North Dakota students receive awards at American Indian Health Research Conference

Ryan Toledo, a second-year medical student at the UND School of Medicine & Health Sciences (UND SMHS); Marlinda Haudley, a second-year graduate student in public health at NDSU; and Andrea Kelsch, a senior with a double major in medical lab sciences and pathology at UND, were honored with the 2019 Alan J. Allery Awards at the seventeenth annual American Indian Health Research Conference. The awards honor outstanding American Indian graduate and undergraduate student health researchers. Selection criteria for the awards include the quality, impact, and significance of the research conducted by the nominee.

Toledo received the Alan J. Allery – Professional award. Toledo is an enrolled member of the Pueblo of Jemez in New Mexico. Carmen Priolo, M.D., Ph.D., assistant professor of medicine at Harvard Medical School nominated Toledo for his research focusing on analyzing transcriptional and mass spectrometry data to observe changes in the tuberous sclerosis (TSC) glycome.

“I was immediately impressed by Ryan’s perseverance, enthusiasm for medicine and science, and professionalism. He has a rich clinical research background for his young age,” Priolo said.

Toledo plans to practice medicine in American Indian communities.

Haudley received the Alan J. Allery – Graduate award. She was born and raised on the Navajo Nation Reservation. Shawnda Schroeder, Ph.D., research associate professor for the Center for Rural Health at the UND SMHS, nominated Haudley for her practicum research that focused on oral health and the benefits of preventative oral health services for disparate populations in North Dakota, including American Indian/Alaska Natives and individuals eligible for Medicaid. Haudley plans to attend dental school after completing her public health program to address health disparities.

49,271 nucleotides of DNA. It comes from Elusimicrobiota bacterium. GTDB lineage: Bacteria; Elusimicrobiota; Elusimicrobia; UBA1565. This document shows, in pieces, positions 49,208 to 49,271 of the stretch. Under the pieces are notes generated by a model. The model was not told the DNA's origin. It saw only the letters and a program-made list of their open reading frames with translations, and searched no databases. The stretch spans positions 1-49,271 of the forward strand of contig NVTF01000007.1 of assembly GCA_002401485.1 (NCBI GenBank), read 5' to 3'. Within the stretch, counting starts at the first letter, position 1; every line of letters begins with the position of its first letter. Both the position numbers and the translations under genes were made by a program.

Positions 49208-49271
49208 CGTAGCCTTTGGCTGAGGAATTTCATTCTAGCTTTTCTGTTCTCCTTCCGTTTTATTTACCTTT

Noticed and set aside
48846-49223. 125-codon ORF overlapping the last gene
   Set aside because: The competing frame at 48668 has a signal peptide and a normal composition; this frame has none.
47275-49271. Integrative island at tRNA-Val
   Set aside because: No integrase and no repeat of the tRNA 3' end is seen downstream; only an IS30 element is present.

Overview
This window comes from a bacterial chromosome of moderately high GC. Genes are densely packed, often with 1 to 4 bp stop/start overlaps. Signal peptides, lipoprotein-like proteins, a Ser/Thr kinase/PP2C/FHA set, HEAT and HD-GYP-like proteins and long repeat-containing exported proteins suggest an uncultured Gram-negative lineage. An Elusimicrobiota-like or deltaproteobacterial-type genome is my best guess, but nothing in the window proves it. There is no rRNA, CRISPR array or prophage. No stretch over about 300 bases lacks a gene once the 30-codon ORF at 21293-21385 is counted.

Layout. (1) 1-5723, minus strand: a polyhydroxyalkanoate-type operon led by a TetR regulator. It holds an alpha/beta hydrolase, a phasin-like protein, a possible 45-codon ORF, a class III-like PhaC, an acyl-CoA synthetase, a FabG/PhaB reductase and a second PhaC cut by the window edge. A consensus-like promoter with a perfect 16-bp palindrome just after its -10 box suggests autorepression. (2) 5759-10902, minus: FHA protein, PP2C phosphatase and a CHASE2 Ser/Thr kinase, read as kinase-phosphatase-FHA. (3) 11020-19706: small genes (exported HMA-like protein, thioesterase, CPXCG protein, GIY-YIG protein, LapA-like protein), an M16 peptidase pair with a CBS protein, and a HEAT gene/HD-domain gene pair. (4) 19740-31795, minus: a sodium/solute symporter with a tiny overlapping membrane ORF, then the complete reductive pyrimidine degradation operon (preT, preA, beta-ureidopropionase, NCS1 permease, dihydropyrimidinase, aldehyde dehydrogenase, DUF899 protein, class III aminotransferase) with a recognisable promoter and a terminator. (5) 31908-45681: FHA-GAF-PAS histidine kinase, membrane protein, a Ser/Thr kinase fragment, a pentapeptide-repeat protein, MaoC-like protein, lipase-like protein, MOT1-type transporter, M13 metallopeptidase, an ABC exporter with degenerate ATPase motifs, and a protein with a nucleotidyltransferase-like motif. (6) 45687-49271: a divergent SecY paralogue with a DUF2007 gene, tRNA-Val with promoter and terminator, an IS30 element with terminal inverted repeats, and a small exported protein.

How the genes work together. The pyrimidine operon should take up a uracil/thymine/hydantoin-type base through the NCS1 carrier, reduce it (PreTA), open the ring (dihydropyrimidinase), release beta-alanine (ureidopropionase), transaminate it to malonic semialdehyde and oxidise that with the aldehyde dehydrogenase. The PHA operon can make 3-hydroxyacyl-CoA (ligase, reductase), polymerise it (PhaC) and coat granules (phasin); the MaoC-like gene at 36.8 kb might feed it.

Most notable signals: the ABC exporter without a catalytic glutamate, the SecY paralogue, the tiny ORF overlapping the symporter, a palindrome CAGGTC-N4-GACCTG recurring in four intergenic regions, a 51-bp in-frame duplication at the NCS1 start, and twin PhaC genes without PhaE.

“Marlinda is curious, passionate, and driven. She was eager to learn more about oral health disparities, tribal resolutions to address shortages in dental care access, innovative dental models, and the process of conducting sound and ethical research,” Schroeder said.

Kelsch received the Alan J. Allery – Undergraduate award. She is an enrolled member of the Mandan Hidatsa & Arikara Nation. Kumi Nagamoto-Combs, Ph.D., assistant professor in the Pathology Department at the UND SMHS, nominated Kelsch for her research examining changes in the brains of mice because of food allergens, particularly behavioral symptoms.

“Although Andrea was in my lab for a brief period of time, the work she performed in my lab had a big impact on the development of our current research directions,” Nagamoto-Combs said.

The awards are named in honor of the late Alan J. Allery, Ph.D., of the Turtle Mountain Band of Chippewa. Actively involved on the UND campus, he was an adjunct clinical assistant professor at the Center for Rural Health, director of the National Resource Center on Native American Aging, and director of Student Health Services. His experience included 30 years of work with American Indian people.

The awards are presented annually as part of the American Indian Health Research Conference in Grand Forks. The conference is sponsored by the UND Center for Rural Health, North Dakota IDeA Network of Biomedical Research Excellence (INBRE), Minnesota Department of Human Services, UND SMHS Indians into Medicine (INMED) Program, Dakota Cancer Collaborative on Translational Activity (DaCCoTA), and the National Indigenous Elder Justice Initiative (NIEJI).

For more information, contact Marv Leier, communication manager at the UND Center for Rural Health, at 701.777.4205 or marvin.leier@und.edu.